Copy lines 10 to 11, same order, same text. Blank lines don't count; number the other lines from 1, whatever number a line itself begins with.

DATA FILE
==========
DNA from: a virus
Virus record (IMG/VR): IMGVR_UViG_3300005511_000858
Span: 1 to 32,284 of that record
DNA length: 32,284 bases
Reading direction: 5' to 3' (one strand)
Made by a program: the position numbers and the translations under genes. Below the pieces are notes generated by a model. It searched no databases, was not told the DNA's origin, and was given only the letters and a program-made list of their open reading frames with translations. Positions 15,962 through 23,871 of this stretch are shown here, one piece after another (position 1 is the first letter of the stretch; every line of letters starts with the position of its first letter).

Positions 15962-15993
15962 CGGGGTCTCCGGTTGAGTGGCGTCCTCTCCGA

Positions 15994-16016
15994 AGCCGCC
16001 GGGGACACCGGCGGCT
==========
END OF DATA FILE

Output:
15994 AGCCGCC
16001 GGGGACACCGGCGGCT